Mirlange, the 14-year-old, met her first. They embraced, tears leaking down their faces.
Minutes later, Midrene crawled into Flage's lap. They mostly sat in silence - a language barrier between them.
"Oh sweet baby," she said, stroking the child's back, "how am I going to fill you up?"
Over the next few days, Flage threaded friendship bracelets, sang church hymns and got to know the girls.
Midrene was the needy one, following her from room to room and tugging at her arms to be held. Mirlange was more distant, quiet, often looking down or away when spoken to.
Jean Fritz Nicolas, the orphanage's director, said the girls were found wandering the streets in a nearby town about two years ago. He said they were abandoned by their mother, but he doesn't know about the father.
"Whether their parents are alive or not," he said, "they're orphans."
He said orphans often feel alone after adoption - isolated by language and an unfamiliar culture - but at least they have a chance in the United States.
Flage was resolute, sitting at a dining room table at the orphanage as Midrene braided her hair.
"We're definitely not being naive," she said. "We know they're not just going to give us a big hug and everything is going to be normal. But we're also not scared because we know there are resources out there."
The alternative, she said, is unsettling.
"What are we supposed to say, 'It would be too hard for them to be in our family?' Let them not have a family? Really? I don't believe that," she said.
A SLOW PROCESS
Before the earthquake, about 300 Haitian orphans a year were adopted by U.S. families. The average wait was 24 to 36 months.
But in the first three months after the earthquake, nearly two dozen children from the Haiti Children's Rescue Mission left the country with new families - several from San Antonio. All those children were already in the adoption pipeline before the earthquake.
Flage and others argued that the U.S. government's humanitarian parole program should be extended to children who were not matched to prospective parents before the earthquake.
Child welfare agencies - the United Nations Children's Fund, Save the Children and World Vision - took the opposite view, asking for a moratorium on new adoptions.
They cited fears that child trafficking to the Dominican Republic - for labor, sex trade or indentured servitude - might increase. They also recounted stories from other natural disasters, such as the 2004 Indonesian tsunami, where children were separated from their parents in the chaos and later discovered in orphanages.
UNICEF has registered 5,088 orphans since the earthquake in Haiti and reunited 1,300 children with their families.
"In the situation we have here now, when the adoption systems are weakened, there will be those who wish to exploit those systems for the wrong reasons," said Edward Carwardine, a spokesman for UNICEF.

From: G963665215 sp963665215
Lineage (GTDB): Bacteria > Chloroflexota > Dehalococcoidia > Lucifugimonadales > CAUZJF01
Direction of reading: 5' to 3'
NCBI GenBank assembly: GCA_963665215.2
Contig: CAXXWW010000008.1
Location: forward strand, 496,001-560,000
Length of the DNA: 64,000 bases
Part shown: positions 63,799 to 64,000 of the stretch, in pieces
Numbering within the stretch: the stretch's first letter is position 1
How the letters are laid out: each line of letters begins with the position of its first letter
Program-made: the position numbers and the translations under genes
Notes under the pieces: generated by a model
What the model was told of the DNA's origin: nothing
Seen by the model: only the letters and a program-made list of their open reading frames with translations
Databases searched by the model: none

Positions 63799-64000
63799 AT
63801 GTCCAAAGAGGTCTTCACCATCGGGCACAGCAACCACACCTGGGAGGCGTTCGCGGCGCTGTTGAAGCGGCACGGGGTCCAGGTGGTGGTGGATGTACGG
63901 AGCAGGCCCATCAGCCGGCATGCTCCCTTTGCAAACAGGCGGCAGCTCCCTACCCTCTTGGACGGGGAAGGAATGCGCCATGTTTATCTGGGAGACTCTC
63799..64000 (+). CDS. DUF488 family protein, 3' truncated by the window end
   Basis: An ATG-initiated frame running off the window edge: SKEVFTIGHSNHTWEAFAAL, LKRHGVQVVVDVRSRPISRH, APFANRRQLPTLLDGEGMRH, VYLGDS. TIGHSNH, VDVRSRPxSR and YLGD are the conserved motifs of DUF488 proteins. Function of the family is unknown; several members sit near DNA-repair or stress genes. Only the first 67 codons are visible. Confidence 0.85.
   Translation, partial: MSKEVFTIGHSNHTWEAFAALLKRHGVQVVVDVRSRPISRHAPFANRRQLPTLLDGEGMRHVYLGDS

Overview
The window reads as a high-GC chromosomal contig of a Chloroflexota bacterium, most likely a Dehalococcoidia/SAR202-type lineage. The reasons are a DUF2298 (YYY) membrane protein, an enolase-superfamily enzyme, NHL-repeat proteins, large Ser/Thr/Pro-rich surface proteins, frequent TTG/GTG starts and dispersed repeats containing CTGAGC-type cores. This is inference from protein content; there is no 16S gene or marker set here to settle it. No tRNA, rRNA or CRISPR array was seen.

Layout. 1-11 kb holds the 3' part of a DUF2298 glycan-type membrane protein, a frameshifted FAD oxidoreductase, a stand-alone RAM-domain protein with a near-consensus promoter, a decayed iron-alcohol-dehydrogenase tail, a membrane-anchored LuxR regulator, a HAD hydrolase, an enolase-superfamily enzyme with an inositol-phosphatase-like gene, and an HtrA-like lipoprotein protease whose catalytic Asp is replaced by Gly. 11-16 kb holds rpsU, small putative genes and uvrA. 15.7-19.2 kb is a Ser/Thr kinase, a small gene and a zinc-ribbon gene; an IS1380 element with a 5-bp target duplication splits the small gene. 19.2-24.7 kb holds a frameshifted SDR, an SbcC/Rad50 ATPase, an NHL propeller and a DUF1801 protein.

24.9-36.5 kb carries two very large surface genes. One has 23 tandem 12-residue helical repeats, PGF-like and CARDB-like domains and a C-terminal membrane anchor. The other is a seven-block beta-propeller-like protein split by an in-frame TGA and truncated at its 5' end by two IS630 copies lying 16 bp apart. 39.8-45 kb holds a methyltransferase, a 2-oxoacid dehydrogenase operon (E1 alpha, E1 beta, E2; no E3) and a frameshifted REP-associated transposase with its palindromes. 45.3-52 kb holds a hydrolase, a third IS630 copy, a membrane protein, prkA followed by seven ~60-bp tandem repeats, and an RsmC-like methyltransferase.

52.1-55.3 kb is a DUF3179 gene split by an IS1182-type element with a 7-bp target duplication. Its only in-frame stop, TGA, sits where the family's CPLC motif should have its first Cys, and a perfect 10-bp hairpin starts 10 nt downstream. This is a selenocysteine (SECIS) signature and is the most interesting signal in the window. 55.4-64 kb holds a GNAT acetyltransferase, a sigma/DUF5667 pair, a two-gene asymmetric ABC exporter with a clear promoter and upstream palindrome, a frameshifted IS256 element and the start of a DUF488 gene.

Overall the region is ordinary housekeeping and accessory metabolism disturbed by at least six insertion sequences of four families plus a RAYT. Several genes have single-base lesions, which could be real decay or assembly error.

"We're not talking about the family in Dallas who wants to do the right thing for these kids, but others, who have much worse intentions."
Adoptions are technically ongoing in Haiti, but the scale of the destruction and ensuing political chaos have paralyzed the system.
Many government buildings containing vital paperwork - birth and death records - were destroyed in the earthquake. To process an adoption, family members must sign papers relinquishing custody.
Rebecca Hackworth, who coordinates Haitian adoptions for Dillon International, said it's a needle-in-a-haystack ordeal. Investigators are sent into villages, from home to home, searching for family members.
"The process is called agony," she said. "You go to the last known community and you just start asking. And you must remember, these are poor people who don't have cellphone numbers."
She said Haitian adoption law is also frustratingly strict.
Prospective parents must be at least 35 and married for at least 10 years without children of their own. Waivers are frequently granted, but each one must be signed by the president of Haiti.
"When most people find out what's involved, and how long it's going to take to do an adoption in Haiti, they just give up," Hackworth said.
"There are countries like Ethiopia that would be faster, and that's what happens in international adoption - people are looking for a program that doesn't take too long."
Not a single child has been adopted from the Haiti Children's Rescue Mission since Flage returned to the United States last spring.
She said Mirlange and Midrene's birth mother would need to be found before an adoption could go forward, but she's not hopeful that will ever happen.
"I couldn't do it alone, and I couldn't get a referral," she said. "I don't know anybody down there. I still think their mother is alive, but I wouldn't begin to known where to track her down."
The Flages volunteered to pay for the girls' schooling, but so far, the orphanage hasn't been able to arrange transportation.
Flage said she doesn't regret the trip to Haiti.
"I would have gone and I would have loved on those girls," she said, "but I wouldn't have wanted them to be told I was bringing them home, because that's devastating."
The Flages sent Mirlange and Midrene a package for Christmas and a note.
"We let them know we love them, and we'll be praying for them in this situation," Flage said.
"We don't know what God's plan is, why we were brought in or what might happen to them. I just don't know."